Tim Tebow has been in the news for speaking at controversial churches and about his possible trade from the New York Jets, but he also had made headlines for other reasons, as his name has been used as a nickname for a bill being considered in Alabama.
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According to AL.com in Alabama, a bill sponsored by Sen. Shadrack McGill, R-Macedona, SB 186, which would be called the Tim Tebow Act, has been approved by the Senate Education Committee, clearing one hurdle that the legislation has before it can become law. The act would allow home-schooled students across the state to participate in public-school athletics and is named for Tebow because he was in that situation in high school.
Tebow was home-schooled as a child in Florida and was allowed to play high school football at his public school, where he led the team to a championship in the state before going to play at Florida for Urban Meyer. Tebow won a Heisman trophy while playing for the Gators and led the team to a championship.
McGill has sponsored similar legislation in the past, but the proposals died out in the government process. The new bill would allow the home-schooled students in athletics only and no other extracurricular activities like clubs and other organizations.
"This bill has been deliberated for years now, and I've whittled it down for years now," McGill said to AL.com
The committee was one of the first hurdles for the legislation and it passed by a vote of 3-2 with support from McGill and Sens. Gerald Allen, R-Tuscaloosa, and Bill Holtzclaw, R-Madison, while Committee Chairman Dick Brewbaker, R-Pike Road, and Sen. Trip Pittman, R-Daphne, abstained from voting on it.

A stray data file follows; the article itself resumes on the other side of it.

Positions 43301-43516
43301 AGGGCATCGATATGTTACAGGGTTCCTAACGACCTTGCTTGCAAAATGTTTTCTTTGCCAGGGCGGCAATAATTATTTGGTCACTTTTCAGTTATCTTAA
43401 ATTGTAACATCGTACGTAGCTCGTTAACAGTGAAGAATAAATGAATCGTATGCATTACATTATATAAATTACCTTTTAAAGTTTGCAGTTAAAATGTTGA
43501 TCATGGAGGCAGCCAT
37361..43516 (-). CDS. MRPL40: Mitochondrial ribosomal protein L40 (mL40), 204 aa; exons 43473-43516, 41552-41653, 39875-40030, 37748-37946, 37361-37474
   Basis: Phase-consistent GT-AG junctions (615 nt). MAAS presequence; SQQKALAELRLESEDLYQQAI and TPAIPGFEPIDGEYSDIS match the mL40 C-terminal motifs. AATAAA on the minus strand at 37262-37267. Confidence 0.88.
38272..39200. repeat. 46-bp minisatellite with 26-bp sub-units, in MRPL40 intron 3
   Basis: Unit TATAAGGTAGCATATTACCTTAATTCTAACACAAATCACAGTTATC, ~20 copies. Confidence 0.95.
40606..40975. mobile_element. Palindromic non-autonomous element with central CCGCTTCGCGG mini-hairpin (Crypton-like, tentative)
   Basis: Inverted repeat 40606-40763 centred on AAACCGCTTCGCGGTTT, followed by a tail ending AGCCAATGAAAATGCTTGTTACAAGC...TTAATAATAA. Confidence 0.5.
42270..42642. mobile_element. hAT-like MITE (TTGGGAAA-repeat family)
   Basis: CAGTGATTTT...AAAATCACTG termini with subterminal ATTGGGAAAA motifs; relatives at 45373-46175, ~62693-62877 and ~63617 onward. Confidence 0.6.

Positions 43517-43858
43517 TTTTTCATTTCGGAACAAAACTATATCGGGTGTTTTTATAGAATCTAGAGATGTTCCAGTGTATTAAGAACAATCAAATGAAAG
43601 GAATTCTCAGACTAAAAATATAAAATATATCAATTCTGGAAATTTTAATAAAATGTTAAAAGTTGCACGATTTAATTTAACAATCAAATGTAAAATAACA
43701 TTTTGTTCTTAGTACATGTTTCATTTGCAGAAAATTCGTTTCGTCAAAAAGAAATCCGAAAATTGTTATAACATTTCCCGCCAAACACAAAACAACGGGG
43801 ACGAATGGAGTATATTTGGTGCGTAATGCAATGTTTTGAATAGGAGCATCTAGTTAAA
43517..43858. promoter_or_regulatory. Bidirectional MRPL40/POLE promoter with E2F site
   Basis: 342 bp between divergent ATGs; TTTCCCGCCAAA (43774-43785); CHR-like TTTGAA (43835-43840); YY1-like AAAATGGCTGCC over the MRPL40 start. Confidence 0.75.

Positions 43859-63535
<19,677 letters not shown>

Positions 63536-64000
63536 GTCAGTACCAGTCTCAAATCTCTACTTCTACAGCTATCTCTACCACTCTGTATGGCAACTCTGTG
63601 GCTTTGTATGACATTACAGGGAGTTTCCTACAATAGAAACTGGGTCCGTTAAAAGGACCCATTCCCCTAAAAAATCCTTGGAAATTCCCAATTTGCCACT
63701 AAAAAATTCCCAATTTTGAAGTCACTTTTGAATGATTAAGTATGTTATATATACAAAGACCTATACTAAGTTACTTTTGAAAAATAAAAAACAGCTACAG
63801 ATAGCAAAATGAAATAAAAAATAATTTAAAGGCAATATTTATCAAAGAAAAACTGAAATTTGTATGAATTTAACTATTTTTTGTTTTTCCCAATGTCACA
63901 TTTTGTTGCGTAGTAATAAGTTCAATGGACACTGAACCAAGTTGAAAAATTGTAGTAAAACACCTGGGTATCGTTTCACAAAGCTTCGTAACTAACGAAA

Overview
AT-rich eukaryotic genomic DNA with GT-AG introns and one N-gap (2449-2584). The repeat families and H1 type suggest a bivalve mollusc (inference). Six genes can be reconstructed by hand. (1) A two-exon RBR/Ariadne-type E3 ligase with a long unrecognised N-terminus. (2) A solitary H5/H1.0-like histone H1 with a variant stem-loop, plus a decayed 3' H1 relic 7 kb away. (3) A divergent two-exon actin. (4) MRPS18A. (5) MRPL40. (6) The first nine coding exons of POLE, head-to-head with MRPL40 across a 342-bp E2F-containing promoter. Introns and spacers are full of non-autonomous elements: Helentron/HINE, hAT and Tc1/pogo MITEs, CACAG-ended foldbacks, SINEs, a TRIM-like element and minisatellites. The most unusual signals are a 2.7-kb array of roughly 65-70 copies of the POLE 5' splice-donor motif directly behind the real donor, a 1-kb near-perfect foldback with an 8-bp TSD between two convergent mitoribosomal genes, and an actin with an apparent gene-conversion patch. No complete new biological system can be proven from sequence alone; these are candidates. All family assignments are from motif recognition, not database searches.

The report also says that the committee approved an amendment to the bill that allows local superintendents to review the academic proficiency of home-schooled students to ensure that they are in compliance with school guidelines.
The bill is not a sure thing yet though, as it still has opponents in Senate Minority Leader Vivian Figures, D-Mobile, who voted against the legislation, as well as the Alabama High School Athletic Association, which sees it as an impediment to sports in the community.
"If the public school system is not good enough for your children or home-school children to go to on a full-time basis and have the whole experience, why is it good enough for extracurricular programs?" Figures said.
The reason for the opposition by Figures is due to the fact that she feels if the home-schooled students play, it would be a disadvantage to the public school students, since they could have more practice time.
"They've had plenty of time to come to me, and I've had no one come to me really for the last three years," McGill said. "I don't have much confidence in that happening in the future."